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   2012| January-April  | Volume 19 | Issue 1  
    Online since March 19, 2012

 
 
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ORIGINAL ARTICLES
Factors contributing to non-compliance among diabetics attending primary health centers in the Al Hasa district of Saudi Arabia
Ataur R Khan, Zaki N Al-Abdul Lateef, Mohammad A Al Aithan, Montaser A Bu-Khamseen, Ibrahim Al Ibrahim, Shabbir A Khan
January-April 2012, 19(1):26-32
DOI:10.4103/2230-8229.94008  PMID:22518355
Purpose: The purpose of the study was to measure the rate of non-compliance and the factors contributing to non-compliance among the diabetic patients in the Al Hasa region of Saudi Arabia. Materials and Methods: A cross-sectional survey was conducted in the Al Hasa region during the period of June 2010 to June 2011. Random sampling was carried out for the selection of 535 diabetic patients from three chronic disease centers in different parts of Al Hasa. The data were collected by means of interviewing questionnaires and file records. Any patient who had been prescribed optimum treatment and was properly advised on diet and exercise for his / her diabetes, but did not follow the medical advice, with Hb1AC of more than 7% at the time of interview, was considered as non-compliant. Results: The overall prevalence of therapeutic non-compliance of the participants was 67.9% (n = 318, 95% CI 63.59 - 72.02%). The non-compliance of males (69.34%) was higher than females (65.45%, P = .003). The non-compliance among the urban participants was significantly higher than (71.04 vs. 60.15%, P = .023) in the rural participants. There was a statistically significant difference in the prevalence rate of non-compliance among the participants with different levels of education. Factors found to be significantly associated with non-compliance on bi-variate analysis were: female gender (OR = 1.90, CI =1.32-4.57),level of education (Illiteracy) (OR = 5.27, CI = 4.63 - 7.19), urban population (OR =5.22, CI= 3.65 - 8.22), irregularity of the follow-up (OR = 8.41, CI = 4.90 - 11.92), non-adherence to drug prescription (OR = 4.55 , CI = 3.54 - 5.56), non-adherence to exercise regimen (OR = 5.55, CI = 4.2 6 - 6.), insulin (OR = 1.29, CI = .71 - 1.87), and insulin with oral Metformin (OR = 1.20, CI = .65 - 1.75). Conclusion: The findings indicate that there is a high rate of non-compliance among the diabetes patients in the Al Hasa region of Saudi Arabia and there is a definite need for improvement in the healthcare system, health education, and training of diabetic patients.
  27 12,235 1,644
Dynamics of doctor-patient relationship: A cross-sectional study on concordance, trust, and patient enablement
Amitav Banerjee, Debmitra Sanyal
January-April 2012, 19(1):12-19
DOI:10.4103/2230-8229.94006  PMID:22518353
Background:The rapid pace of medical advances coupled with specialization and super-specialization, is eroding the traditional doctor-patient relationship. Objective:(a) To study the determinants of core dimensions, such as, concordance, trust, and enablement in a doctor-patient relationship; (b) to explore associations, if any, among these core dimensions. Materials and Methods: A cross-sectional study design with both quantitative and qualitative methods was employed. One hundred and ninety-eight outdoor patients were interviewed as part of the quantitative study. Three dimensions of the doctor-patient relationship, that is, physician patient concordance, trust in physician, and patient enablement were assessed using validated tools. Focus group interviews using an open-ended format among few physicians was carried out as part of the qualitative study. Results: In the quantitative analysis most of the sociocultural factors did not show any significant association with the doctor-patient relationship. However, gender was significantly and strongly associated with trust in the physician. Female patients showed a much lower trust in the physician (50%) as compared to male patients (75%) (OR = 0.33, 95% CI 0.17 - 0.64, Chi Sq = 12.86, P = 0.0003). A qualitative study revealed language and culture, alternative medicines, commercialization of medicine, and crowding at specialist and super-specialist clinics as barriers to a good doctor-patient relationship. Better concordance was associated with improved trust in the doctor (OR = 5.30, 95% CI 2.06 - 13.98, Chi Sq = 14.46, P = 0.0001), which in turn was associated with improved patient enablement (OR = 3.89, 95% CI = 1.60 - 9.64, Chi Sq = 10.15, P = 0.001). Conclusion:Good doctor-patient concordance (agreement) leads to better trust in the physician, which in turn leads to better patient enablement, irrespective of the sociocultural determinants.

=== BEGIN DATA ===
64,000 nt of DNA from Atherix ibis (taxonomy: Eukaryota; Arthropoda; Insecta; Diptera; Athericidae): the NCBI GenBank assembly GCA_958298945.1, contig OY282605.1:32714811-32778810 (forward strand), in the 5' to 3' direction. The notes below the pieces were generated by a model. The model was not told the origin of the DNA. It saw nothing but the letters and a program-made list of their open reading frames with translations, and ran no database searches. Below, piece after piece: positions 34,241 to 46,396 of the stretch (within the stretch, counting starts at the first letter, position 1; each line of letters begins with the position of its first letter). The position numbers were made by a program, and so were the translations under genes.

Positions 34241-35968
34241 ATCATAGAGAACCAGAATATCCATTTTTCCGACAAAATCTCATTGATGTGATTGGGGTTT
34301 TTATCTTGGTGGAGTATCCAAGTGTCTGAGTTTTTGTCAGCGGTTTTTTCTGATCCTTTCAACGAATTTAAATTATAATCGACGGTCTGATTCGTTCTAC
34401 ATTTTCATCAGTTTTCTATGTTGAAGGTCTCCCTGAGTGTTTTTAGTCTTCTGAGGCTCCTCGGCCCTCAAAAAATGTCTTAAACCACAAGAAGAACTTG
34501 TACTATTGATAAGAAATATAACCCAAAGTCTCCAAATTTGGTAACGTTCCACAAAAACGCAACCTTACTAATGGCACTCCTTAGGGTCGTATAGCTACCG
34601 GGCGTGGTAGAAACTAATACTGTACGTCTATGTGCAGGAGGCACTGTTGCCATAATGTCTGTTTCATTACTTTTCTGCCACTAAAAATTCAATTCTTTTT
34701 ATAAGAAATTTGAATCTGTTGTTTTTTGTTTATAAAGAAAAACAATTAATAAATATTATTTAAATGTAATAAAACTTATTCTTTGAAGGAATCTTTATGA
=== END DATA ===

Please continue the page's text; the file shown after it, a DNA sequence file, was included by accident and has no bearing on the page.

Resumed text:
14 6,766 1,255
SHORT COMMUNICATION
Prevalence of mental disorders among high school students in National Guard Housing, Riyadh, Saudi Arabia
Abdulrhman M Al-Sughayr, Mazen S Ferwana
January-April 2012, 19(1):47-51
DOI:10.4103/2230-8229.94015  PMID:22518359
Background: Adolescents experience rapid biological, psychological, and social transitions that can be associated with mental health problems. During the high school period there are also more academic stressors. Objective: (1) To study the prevalence of mental disorders in high school (grade 12) students. (2) To study some related sociodemographic data. Materials and Methods: A cross-sectional study, using GHQ-28, that included 354 students randomly selected from grade 12 in four high schools - two male and two female high schools - in the National Guard Housing (Iskan), in Kashmalaan (suburb of Riyadh). Results: The overall prevalence of mental disorders was found to be 48% (41% in males and 51% in females); more than 80% of these cases were mild to moderate. Females showed significantly more severe disorders than males (P = 0.017) and students with excellent performance degrees showed a significantly lower rate of mental disorders than others (P = 0.021). However, our study did not show a significant association between psychiatric disorders and other social variables (family size, birth order, and polygamous family) or smoking. Conclusion: The adolescent age groups in our community had high rates of mental disorders, which required more attention from the family, as well as the educational and health institutes in our country.